By Jim Bellano
Recently, however, the ebb and flow of the primary season has called into question whether her political star has faded.
During the heat of the primary battles, all of the air in the Republican-conservative-Tea Party balloon has been sucked up — appropriately, by the candidates.
Since 2008 that air was the oxygen that fueled the Palin super nova.
The prospect of going from Momma Grizzly to political also-ran has prompted Palin to inject herself into the nomination process in order to remain relevant.
However, instead of throwing her weight behind one candidate, Palin has chosen to walk a tightrope and strike a balance between being a king-maker and hedging her bets.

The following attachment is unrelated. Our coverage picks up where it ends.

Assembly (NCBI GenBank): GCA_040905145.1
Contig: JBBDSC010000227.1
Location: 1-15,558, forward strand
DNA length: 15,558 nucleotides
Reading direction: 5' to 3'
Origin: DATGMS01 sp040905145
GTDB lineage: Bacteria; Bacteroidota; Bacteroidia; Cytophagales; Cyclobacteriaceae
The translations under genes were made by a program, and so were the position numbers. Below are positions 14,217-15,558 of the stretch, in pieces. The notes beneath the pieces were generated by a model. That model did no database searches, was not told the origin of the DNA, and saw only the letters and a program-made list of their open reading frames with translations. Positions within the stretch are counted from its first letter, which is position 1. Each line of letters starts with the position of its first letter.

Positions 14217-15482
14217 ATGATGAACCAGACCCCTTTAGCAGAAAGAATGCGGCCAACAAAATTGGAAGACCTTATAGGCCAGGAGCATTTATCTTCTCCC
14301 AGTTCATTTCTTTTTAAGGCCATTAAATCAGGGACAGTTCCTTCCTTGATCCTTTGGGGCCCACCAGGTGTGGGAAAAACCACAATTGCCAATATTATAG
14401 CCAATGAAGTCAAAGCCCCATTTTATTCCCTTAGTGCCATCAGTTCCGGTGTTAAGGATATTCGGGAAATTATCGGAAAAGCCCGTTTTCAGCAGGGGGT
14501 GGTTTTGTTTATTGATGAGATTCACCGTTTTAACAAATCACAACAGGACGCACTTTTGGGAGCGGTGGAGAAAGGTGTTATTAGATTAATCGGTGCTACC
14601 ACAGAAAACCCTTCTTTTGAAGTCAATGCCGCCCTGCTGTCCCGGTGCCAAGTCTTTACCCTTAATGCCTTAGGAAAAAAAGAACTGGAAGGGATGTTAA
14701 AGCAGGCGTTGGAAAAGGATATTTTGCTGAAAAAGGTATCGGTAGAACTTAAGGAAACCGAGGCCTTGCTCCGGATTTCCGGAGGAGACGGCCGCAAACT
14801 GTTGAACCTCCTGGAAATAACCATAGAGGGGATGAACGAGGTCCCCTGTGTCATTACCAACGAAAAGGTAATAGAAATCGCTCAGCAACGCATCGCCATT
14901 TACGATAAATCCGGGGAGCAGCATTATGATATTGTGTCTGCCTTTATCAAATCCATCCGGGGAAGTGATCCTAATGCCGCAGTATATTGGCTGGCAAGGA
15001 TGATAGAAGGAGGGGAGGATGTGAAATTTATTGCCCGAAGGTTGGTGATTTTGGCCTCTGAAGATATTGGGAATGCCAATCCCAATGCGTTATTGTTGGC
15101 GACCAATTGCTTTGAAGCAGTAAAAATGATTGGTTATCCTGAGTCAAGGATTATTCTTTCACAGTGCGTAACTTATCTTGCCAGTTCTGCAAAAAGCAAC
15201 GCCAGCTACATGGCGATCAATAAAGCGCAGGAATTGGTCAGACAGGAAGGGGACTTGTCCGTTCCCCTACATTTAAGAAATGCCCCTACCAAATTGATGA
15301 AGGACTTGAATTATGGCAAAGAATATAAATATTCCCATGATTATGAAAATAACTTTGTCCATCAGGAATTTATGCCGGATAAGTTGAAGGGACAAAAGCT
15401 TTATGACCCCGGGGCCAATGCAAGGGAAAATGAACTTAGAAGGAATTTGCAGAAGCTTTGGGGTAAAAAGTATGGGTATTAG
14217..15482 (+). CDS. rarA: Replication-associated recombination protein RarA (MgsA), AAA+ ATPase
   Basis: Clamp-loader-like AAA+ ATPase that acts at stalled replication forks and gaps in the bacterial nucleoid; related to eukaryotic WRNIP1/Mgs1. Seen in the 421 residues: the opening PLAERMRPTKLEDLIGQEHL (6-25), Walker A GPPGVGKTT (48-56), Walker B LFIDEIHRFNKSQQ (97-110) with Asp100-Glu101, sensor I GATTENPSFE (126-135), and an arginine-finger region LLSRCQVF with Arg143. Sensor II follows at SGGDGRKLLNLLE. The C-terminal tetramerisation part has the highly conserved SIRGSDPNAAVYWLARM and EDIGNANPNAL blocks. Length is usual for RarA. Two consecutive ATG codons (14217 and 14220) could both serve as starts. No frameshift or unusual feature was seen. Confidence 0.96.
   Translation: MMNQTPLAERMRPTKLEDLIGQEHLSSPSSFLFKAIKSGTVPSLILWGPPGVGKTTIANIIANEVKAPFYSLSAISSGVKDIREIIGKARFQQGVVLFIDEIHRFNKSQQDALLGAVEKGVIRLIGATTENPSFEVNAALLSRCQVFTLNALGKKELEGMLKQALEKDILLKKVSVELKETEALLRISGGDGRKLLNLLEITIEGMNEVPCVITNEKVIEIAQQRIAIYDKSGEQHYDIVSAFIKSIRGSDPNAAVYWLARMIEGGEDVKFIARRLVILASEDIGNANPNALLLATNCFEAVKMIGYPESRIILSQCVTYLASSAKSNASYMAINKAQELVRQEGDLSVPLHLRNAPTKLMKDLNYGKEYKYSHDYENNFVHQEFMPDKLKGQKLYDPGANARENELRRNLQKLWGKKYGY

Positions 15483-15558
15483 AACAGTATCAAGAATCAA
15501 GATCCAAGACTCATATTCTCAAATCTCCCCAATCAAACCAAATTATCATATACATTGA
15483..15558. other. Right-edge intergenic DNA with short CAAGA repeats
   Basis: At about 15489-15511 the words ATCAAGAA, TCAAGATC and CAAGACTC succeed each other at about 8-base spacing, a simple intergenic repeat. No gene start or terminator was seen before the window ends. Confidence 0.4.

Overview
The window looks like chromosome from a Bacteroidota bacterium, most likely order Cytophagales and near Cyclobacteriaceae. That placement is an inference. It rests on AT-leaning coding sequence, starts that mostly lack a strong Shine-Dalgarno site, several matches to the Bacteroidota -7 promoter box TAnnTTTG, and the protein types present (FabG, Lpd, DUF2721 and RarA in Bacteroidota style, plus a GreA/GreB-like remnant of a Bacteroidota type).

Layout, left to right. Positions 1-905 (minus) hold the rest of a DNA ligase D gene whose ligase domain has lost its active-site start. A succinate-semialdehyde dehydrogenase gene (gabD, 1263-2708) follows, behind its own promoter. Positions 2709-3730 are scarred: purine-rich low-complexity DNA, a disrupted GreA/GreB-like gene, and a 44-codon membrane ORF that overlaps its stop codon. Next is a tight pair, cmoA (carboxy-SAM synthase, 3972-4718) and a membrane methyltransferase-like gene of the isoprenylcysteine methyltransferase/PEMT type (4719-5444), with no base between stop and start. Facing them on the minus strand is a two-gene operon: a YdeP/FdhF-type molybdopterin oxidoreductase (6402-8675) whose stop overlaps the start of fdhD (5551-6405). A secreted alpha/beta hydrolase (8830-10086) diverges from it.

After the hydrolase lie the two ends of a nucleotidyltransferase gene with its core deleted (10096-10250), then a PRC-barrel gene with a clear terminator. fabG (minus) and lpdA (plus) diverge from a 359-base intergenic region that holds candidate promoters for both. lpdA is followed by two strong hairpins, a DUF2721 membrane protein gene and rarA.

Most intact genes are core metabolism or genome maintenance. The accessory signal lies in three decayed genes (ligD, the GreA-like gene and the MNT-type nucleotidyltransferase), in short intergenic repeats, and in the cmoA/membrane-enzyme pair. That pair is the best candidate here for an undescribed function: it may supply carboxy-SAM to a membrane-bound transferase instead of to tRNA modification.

For example, she endorsed Newt Gingrich on a primary-by-primary basis in South Carolina, Florida and Nevada, but not because she thought Gingrich was the best to run the country, but rather, “to keep the process going,” and allow for “additional vetting.”
The high-wire act at play here is, if Palin gives a full endorsement to either Gingrich or Rick Santorum (it appears she has some apprehension about Romney), and Mitt Romney becomes the nominee or wins the November election, she could be on the outside looking in for a considerable amount of time.